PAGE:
The radius is the larger of the two bones in the forearm. The part of the radius closest to the wrist is known as the distal end. When the distal end of the radius is broken, this is known as a distal radial fracture. Though a misnomer, many people consider this to be a broken wrist. These kinds of injuries are common, and can be treated in a variety of ways. Those in the greater Atlanta, GA area that have suffered from a distal radial fracture can count on Dr. Steven Bailey at The Hand Center at Crawford Plastic Surgery for effective treatment and care.

What Is a Distal Radial Fracture?

A distal radial fracture occurs when the portion of the radius closest to the wrist breaks. This is one of the most common types of bone fractures. In the vast majority of cases, the bone breaks within 1 inch of the end of the distal portion of the radius.

Symptoms of Distal Radial Fractures

Some of the most common symptoms of a distal radial fracture include:

  • Pain in the arm near the wrist
  • Bruising
  • Swelling
  • Severe sensitivity and tenderness
  • Deformation of the arm near the wrist

If a person suffers from an open distal radial fracture, the radius breaks the skin and is visible.

Causes of Distal Radial Fractures

The most common cause of distal radial fractures is physical trauma, often sustained when people put their arms out then they fall. It's instinctual for people to hold out their arms to break their fall, and when tremendous stress is placed on the hands and wrists, this can lead to a fracture of the distal radius.

Types of Distal Radial Fractures

There are two types of distal radial fractures, and they are classified by the exact nature of the injury.

  • Intra-Articular Fracture: An intra-articular fracture occurs when the fracture extends from the distal end of the radius into the wrist joint.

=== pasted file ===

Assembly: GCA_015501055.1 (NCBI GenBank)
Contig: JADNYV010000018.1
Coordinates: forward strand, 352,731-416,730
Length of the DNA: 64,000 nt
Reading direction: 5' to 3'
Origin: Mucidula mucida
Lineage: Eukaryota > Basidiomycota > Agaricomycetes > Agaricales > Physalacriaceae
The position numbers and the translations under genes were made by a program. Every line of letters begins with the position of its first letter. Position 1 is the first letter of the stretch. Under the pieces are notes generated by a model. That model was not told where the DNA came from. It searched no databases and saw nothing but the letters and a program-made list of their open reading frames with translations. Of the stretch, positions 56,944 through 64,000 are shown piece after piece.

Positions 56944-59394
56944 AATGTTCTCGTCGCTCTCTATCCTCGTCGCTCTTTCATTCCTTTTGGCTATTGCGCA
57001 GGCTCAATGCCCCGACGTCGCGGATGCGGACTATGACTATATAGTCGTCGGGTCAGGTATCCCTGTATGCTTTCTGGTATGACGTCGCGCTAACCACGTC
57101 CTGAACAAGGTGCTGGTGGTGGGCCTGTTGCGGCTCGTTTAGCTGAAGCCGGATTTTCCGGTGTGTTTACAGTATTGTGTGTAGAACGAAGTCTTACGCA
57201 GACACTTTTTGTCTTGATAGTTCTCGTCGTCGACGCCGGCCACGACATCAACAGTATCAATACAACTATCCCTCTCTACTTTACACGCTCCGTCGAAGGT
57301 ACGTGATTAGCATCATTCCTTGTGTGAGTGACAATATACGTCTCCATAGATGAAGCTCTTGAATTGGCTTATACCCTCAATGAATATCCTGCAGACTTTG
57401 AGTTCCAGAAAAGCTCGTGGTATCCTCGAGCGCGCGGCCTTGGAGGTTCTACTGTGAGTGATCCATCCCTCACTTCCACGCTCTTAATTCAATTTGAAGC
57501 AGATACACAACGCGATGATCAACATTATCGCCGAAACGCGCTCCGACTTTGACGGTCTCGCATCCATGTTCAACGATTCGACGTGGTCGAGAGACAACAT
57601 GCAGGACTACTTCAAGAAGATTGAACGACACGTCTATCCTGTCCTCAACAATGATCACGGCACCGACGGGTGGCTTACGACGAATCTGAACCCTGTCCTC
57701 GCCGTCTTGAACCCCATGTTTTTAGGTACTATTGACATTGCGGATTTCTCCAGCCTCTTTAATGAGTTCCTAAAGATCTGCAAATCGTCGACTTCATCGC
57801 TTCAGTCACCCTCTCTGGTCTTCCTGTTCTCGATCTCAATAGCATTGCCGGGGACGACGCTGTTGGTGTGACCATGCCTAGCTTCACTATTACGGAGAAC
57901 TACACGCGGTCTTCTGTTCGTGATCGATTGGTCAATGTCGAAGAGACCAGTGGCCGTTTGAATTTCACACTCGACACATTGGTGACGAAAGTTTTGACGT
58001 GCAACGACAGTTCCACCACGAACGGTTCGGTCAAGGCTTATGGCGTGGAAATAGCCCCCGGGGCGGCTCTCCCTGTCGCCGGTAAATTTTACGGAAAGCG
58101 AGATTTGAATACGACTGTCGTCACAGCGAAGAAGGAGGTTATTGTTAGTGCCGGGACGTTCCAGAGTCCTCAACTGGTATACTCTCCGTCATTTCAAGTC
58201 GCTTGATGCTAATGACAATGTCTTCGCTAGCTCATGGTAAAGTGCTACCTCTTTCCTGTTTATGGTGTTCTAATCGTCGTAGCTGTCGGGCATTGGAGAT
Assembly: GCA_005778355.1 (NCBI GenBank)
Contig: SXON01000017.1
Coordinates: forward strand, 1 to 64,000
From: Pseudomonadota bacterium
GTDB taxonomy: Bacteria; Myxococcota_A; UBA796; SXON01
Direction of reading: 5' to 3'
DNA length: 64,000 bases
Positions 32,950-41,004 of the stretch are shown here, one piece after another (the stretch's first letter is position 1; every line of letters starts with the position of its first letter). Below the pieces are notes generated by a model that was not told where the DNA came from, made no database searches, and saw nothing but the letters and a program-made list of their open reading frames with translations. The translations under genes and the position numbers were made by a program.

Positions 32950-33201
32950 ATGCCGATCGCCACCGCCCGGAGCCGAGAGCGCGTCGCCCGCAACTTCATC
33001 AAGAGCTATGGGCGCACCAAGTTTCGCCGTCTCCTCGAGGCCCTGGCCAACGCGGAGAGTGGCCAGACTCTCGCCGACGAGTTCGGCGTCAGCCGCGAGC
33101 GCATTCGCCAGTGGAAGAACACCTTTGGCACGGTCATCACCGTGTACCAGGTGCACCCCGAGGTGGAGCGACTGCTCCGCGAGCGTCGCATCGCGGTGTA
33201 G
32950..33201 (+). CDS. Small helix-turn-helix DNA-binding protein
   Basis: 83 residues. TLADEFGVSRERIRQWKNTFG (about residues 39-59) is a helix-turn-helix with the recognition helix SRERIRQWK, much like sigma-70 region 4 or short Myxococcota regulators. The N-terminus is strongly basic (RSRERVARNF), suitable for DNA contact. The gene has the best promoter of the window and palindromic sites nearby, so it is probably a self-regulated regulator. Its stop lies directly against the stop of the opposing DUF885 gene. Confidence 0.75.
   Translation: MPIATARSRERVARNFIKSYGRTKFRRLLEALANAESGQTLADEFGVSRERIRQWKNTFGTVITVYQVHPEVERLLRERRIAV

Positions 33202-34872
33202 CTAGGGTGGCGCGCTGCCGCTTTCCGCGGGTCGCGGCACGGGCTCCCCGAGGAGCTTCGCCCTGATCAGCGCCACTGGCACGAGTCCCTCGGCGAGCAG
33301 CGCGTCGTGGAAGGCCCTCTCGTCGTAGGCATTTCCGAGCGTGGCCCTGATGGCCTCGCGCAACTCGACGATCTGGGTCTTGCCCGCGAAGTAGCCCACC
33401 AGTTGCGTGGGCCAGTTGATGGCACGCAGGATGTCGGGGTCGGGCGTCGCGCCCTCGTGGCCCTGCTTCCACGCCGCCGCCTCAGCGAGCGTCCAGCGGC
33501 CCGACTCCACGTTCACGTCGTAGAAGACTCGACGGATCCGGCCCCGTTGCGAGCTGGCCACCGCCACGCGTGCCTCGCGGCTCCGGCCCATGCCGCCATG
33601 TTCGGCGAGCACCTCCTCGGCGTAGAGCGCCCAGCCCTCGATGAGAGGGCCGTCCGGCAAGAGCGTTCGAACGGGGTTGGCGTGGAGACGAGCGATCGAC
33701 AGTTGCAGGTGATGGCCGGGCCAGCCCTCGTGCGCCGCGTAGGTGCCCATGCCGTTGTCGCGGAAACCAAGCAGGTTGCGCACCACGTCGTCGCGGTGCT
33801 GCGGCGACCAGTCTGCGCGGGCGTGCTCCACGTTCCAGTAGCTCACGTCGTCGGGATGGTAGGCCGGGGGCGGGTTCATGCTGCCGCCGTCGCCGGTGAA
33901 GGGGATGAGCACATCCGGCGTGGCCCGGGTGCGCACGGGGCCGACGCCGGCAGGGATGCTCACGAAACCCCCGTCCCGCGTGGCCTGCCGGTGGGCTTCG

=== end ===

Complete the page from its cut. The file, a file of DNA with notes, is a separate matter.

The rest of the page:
• Extra-Articular Fracture: An extra-articular fracture occurs when the fracture only involves the distal radius and not the wrist joint.

It is also possible for the broken portion of the distal radius to be displaced or non-displaced.

  • Non-Displaced Fracture: A non-displaced fracture means that the broken portion of the bone is still in its proper position relative to the rest of the radius.
  • Displaced Fracture: A displaced fracture means that the broken portion of the radius is separated from the rest of the radius.

Distal Radial Fracture Diagnosis

X-rays are commonly used when diagnosing a broken wrist or a distal radius fracture at our practice. X-ray images of the hand and arm allow us to determine what type of distal radial fracture occurred and if other structures of the hand, wrist, or arm were affected. There will also be discussion about the nature of the injury and how it occurred.

Treatment of Distal Radial Fractures

In many cases, distal radial fractures can be treated without the need for surgery. If the fractured bone is not displaced or can be reset easily, a patient is typically given a plaster cast so the bone can heal. A cast will be worn for up to six weeks depending on the severity of the fracture.

If the distal radius has been displaced, surgery may be necessary to correct bone position and ensure proper healing. During surgery, the displaced bone or bone portions will be reattached using plates, pins, screws, or a combination of these approaches. A patient will wear a cast for several weeks following surgery to ensure proper healing and recovery.

Recovery after Distal Radial Fracture Surgery

Following surgery for a radial distal fracture, patients will be asked to get ample rest and avoid strenuous physical activity. Follow-up visits will be scheduled in order to monitor recovery and to see if the bone is healing properly. Once the cast is off, physical therapy will be recommended to restore strength to the wrist and restore flexibility.

Contact The Hand Center at Crawford Plastic Surgery to learn more about distal radial fractures and the treatment options available.